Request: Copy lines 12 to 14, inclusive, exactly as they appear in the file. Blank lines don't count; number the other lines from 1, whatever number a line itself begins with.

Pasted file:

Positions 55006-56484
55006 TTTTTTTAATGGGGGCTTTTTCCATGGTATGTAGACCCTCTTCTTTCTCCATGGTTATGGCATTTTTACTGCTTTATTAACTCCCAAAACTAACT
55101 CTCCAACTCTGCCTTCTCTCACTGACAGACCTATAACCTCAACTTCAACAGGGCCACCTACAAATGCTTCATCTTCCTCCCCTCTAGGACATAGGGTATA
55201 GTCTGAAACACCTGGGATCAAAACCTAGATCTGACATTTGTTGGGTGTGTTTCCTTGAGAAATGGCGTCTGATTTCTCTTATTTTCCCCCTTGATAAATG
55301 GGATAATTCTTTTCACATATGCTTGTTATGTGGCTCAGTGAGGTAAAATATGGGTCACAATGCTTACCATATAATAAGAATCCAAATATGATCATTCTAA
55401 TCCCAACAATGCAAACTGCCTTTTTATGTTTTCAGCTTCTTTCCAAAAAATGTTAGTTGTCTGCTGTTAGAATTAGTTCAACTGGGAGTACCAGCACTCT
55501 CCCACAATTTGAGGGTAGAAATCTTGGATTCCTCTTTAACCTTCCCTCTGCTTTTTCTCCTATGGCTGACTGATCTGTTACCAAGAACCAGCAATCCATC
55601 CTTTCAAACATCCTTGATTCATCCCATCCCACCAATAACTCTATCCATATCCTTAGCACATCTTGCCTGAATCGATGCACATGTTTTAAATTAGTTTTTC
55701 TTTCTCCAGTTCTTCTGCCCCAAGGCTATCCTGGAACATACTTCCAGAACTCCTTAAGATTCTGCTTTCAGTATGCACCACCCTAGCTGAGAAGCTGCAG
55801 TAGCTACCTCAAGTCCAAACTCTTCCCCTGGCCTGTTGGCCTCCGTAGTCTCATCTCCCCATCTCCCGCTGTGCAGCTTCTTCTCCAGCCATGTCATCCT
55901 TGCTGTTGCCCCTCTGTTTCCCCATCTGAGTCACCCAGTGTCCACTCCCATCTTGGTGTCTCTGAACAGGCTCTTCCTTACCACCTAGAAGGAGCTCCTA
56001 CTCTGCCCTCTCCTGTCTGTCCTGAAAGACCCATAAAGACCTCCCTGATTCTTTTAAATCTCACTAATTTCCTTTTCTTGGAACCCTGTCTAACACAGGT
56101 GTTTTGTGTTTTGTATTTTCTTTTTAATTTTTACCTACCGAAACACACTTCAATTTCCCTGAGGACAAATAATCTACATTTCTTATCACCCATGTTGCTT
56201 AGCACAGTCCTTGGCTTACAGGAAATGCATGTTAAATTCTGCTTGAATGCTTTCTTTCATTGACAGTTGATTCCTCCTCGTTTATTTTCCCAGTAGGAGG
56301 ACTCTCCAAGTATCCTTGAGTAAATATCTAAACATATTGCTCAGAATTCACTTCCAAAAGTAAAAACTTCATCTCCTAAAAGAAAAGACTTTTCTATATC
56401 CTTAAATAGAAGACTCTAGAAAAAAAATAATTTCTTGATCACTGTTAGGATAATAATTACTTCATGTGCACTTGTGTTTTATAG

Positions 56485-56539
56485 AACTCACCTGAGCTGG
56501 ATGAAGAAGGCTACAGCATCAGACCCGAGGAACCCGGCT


56001 CTCTGCCCTCTCCTGTCTGTCCTGAAAGACCCATAAAGACCTCCCTGATTCTTTTAAATCTCACTAATTTCCTTTTCTTGGAACCCTGTCTAACACAGGT
56101 GTTTTGTGTTTTGTATTTTCTTTTTAATTTTTACCTACCGAAACACACTTCAATTTCCCTGAGGACAAATAATCTACATTTCTTATCACCCATGTTGCTT
56201 AGCACAGTCCTTGGCTTACAGGAAATGCATGTTAAATTCTGCTTGAATGCTTTCTTTCATTGACAGTTGATTCCTCCTCGTTTATTTTCCCAGTAGGAGG